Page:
While estate and lettings agents have been given the go-ahead to resume and reopen their offices, the Government has made it clear that it will not be business as usual and virtual viewings will still be the key method that buyers should use to find a property.
“Today is the first day of the ‘new normal’ which I believe will continue to be a more tech-orientated version of its former self. While estate and lettings agents will now be able to conduct physical viewings, virtual tools and tech services will still be heavily relied upon until the COVID-19 pandemic has been conquered,” says Iain McKenzie, CEO of The Guild of Property Professionals. “It is likely that for some time, consumers will continue using virtual viewings as a tool during their home search to narrow down one or two homes that they would want to visit in person, before making their final decision.”
The Guild of Property Professionals conducted a consumer survey with an outside independent research company that surveyed over 2,000 respondents from across the UK, all of which are either a homeowner or renting their current property.
“According to the survey around one in two people would be open to view a prospective property via a virtual viewing, sighting advantages that arise from virtual viewings, such as the ability to see more properties in a day, and the fact that it allowed them more flexibility in the time they could view the property. Around a third mentioned that it also allowed them to view properties in other parts of the country,” says McKenzie.
He adds that safety remains a priority; the top reason that respondents would opt for a virtual viewing over a physical viewing is down to their personal safety rather than availability challenges. “Around two thirds of the people surveyed said that they would not be comfortable seeing someone else’s property in person, with 42% saying that they are not even comfortable with the idea of leaving their home. Despite this, 62% said that they would want to meet the seller and 60% said they would want to meet the landlord before they bought or rented a property. Again, this points to the fact that consumers will use virtual viewings as a method to narrow down options and will then consider a physical viewing when they have a property that stands out to them,” says McKenzie.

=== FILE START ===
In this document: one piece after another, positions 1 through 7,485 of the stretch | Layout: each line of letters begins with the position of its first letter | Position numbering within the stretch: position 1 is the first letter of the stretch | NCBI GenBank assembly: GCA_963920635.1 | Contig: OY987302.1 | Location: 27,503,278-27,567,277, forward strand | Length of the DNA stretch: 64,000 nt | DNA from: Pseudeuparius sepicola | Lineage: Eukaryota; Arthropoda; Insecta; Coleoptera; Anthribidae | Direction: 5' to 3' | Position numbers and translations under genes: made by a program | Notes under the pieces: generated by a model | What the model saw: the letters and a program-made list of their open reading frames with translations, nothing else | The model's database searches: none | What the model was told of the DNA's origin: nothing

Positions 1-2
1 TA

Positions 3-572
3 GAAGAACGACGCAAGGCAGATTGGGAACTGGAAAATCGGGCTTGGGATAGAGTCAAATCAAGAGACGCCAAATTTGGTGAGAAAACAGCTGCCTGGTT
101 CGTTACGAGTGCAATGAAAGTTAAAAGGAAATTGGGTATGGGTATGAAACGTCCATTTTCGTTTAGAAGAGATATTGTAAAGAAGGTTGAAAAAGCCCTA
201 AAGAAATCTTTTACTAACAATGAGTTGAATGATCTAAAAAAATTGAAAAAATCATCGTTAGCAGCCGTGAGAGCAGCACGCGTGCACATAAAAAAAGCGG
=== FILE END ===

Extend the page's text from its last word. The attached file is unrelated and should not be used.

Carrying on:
While a large portion were positive about virtual viewings, naturally some had their reservations. The main concerns were the need to see the property with their own eyes, some said they liked to examine the surrounding area of the property. More than half of respondents also believed that the person showing them the property would miss the less appealing parts of the home out altogether.
Counteracting these reservations, however, could be easily achieved and the responses will help agents to establish best practice when it comes to virtual viewings. Many said that if the person conducting the viewing started from the outside and walked in, they would feel better about it. “Around 63% said it would be important for the person to speak throughout, and one in five said a warm and welcome agent would make them feel better about a virtual viewing, provided of course it is the agent who is conducting the viewing. Using this information, agents will be able make the necessary changes and coach the vendors and landlords on how to conduct an effective virtual viewing to ensure people are at ease with the process,” adds McKenzie. “Much has changed over the last few months and things are continuing to evolve. It will take some time for ‘consumers’ to ease into the new way of doing things, however, the more agents interact with their customers virtually, the more trust they will gain, and people will become comfortable with the process,” he concludes.